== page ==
Pennsylvania Joins 46 Other States in Adopting Laws to Provide Access to Digital Assets

September 11, 2020
Lindsay M. Schoeneberger

So you made the jump and finally decided to go paperless on all of your billing and banking!  Think of all the space and trees you will save eliminating that excess paper from your daily life.  But what happens if you can no longer access those accounts?

I don’t mean what happens if you lose a password or accidentally lock yourself out.  I mean, what happens if you personally can no longer access those accounts due to death or incapacity?  What about your PayPal account? Your Etsy shop?  Your frequent flyer miles?  Your social media accounts?

Recent changes to Pennsylvania Estate Law

Until this July, the law in Pennsylvania was murky at best as to what happens to those digital assets.  However, Pennsylvania recently joined 46 other states in adopting laws to allow for fiduciary access to digital assets.  Under the right circumstances, your

  • agent under a power of attorney
  • executor under a will, or
  • trustee

can request access to your digital assets in order to properly administer your estate or manage your finances.  Under the right circumstances, someone else could have complete access to your assets and accounts.

While the terms of use agreements are still ultimately in control of how much access a fiduciary may have, how often do you read those terms in complete detail?  You may inadvertently be giving someone total access to your digital assets and not realize it. This open door can include transcripts of any chats you have had on the platform.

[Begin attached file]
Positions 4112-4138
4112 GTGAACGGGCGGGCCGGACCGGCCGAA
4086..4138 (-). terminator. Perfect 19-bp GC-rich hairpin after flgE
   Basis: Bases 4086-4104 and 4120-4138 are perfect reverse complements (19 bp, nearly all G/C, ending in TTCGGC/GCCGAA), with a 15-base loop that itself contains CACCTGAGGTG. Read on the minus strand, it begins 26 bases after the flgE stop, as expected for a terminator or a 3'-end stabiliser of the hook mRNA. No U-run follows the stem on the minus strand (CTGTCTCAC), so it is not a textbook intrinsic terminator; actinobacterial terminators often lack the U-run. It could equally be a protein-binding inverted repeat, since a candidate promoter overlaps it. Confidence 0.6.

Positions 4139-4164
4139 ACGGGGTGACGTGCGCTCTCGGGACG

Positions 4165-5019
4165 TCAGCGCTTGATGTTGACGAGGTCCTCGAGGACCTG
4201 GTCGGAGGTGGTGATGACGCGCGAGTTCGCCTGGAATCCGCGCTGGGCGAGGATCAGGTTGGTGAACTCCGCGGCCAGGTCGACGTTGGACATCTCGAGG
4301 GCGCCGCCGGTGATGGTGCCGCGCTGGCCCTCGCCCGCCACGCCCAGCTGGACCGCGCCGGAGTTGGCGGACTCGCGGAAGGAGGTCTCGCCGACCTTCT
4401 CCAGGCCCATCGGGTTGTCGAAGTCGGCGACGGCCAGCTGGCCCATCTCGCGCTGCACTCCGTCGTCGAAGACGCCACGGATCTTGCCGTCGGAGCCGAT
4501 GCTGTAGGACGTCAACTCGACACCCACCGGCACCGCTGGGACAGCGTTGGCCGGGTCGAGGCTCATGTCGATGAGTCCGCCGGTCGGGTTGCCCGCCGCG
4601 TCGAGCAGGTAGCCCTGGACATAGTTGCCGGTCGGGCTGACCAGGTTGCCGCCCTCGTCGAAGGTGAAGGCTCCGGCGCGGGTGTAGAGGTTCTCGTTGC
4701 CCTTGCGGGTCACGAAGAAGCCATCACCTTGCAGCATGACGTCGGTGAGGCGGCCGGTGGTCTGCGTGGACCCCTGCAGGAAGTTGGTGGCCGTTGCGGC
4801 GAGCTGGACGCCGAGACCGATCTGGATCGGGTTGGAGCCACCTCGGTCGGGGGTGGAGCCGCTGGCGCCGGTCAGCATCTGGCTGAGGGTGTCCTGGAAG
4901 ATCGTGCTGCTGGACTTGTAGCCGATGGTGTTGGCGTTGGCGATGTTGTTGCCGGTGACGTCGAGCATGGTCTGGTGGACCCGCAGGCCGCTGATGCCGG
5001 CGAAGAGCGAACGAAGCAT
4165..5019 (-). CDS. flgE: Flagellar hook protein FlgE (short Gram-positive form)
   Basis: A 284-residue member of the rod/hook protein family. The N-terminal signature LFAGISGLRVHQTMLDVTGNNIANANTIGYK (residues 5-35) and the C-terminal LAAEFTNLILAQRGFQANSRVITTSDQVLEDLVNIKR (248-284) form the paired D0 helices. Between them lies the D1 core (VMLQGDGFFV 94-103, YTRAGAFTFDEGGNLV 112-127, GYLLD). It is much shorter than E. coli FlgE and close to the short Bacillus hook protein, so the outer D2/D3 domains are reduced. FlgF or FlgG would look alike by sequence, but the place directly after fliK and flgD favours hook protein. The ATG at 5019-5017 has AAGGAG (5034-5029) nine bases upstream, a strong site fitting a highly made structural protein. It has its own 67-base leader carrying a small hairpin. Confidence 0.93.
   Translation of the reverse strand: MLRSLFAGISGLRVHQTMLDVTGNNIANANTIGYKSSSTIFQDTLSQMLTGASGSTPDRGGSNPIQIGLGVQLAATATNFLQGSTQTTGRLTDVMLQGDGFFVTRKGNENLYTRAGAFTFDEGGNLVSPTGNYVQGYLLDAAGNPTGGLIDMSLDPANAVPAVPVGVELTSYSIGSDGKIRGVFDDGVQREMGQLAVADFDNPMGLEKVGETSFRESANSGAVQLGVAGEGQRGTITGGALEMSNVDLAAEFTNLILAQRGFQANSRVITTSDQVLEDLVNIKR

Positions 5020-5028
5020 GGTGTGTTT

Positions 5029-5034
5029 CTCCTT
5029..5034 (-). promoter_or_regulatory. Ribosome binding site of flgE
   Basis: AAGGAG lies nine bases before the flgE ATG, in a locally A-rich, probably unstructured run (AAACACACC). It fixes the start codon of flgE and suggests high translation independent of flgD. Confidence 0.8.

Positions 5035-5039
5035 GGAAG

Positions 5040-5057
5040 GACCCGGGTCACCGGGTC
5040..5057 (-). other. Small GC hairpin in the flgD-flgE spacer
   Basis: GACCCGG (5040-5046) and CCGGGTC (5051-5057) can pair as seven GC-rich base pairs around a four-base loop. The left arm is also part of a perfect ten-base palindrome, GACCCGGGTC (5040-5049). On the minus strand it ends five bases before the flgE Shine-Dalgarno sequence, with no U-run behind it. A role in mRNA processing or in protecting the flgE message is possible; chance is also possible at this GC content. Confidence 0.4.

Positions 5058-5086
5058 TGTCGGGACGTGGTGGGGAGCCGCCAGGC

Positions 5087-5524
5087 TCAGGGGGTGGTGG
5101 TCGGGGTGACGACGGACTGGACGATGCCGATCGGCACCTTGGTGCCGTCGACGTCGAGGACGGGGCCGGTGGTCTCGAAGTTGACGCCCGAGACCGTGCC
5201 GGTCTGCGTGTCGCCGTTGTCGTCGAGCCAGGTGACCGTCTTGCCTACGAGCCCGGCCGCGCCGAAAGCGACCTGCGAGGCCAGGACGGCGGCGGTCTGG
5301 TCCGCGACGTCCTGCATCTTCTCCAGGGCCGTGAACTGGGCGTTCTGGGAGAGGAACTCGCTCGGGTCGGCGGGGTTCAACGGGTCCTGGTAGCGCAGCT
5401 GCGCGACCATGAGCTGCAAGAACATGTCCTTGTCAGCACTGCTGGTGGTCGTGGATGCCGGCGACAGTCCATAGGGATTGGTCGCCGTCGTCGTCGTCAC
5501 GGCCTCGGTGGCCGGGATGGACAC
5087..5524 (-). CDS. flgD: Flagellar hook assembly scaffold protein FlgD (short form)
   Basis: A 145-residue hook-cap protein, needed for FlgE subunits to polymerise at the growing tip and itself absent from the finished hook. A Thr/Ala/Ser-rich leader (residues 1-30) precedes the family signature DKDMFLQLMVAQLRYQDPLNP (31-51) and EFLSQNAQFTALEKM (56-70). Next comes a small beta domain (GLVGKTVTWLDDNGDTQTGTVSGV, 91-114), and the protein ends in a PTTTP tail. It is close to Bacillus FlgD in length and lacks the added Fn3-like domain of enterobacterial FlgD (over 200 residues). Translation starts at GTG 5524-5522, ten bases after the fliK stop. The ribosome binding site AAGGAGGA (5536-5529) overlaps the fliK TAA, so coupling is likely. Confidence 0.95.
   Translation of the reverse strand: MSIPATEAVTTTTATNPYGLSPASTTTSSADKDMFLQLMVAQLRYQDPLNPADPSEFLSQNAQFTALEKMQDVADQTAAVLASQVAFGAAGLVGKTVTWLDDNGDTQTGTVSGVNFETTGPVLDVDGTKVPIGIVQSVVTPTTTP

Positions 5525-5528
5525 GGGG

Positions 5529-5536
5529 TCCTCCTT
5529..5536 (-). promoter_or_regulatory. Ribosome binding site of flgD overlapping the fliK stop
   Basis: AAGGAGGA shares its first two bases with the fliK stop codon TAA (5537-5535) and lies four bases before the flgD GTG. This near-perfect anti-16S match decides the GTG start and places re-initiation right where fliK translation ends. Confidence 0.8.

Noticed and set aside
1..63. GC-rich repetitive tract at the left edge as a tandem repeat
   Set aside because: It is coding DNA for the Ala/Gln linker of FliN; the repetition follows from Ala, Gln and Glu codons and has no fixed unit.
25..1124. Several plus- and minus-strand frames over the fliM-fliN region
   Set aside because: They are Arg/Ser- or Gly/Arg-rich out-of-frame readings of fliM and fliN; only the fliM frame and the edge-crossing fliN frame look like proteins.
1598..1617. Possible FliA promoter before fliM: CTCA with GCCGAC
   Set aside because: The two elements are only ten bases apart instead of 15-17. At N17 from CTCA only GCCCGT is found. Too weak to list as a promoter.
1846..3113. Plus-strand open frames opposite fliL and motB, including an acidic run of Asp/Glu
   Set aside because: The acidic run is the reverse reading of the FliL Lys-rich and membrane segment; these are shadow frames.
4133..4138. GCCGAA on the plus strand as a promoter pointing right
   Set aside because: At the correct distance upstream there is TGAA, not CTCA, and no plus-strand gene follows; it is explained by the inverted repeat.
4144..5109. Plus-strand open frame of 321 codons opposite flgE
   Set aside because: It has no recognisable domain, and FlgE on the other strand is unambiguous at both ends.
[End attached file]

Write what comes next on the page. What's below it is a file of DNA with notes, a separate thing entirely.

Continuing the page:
How do you protect your assets and privacy?

First, make sure you appoint someone you trust not to invade your privacy unnecessarily.

Second, read the terms and conditions to determine if there is any way to limit your fiduciary’s access to your digital assets.

Third, discuss with your attorney whether or not you want to include access to digital assets in your estate planning documents.

Finally, check to see if the platform has an online tool to appoint someone access.  Pennsylvania law allows the online tool to trump all other directives, regardless of when the directive was made.

What are these online tools?  What types of accounts use them?  What does this act actually look like in practice?  Check back soon for additional articles giving more details about the online tools and more practical applications of the act on real-life situations.

Lindsay Schoeneberger is an attorney at Russell, Krafft and Gruber, LLP in Lancaster, Pennsylvania. She received her law degree from Widener University School of Law and practices in a variety of areas, including Estate Planning and Estate Administration.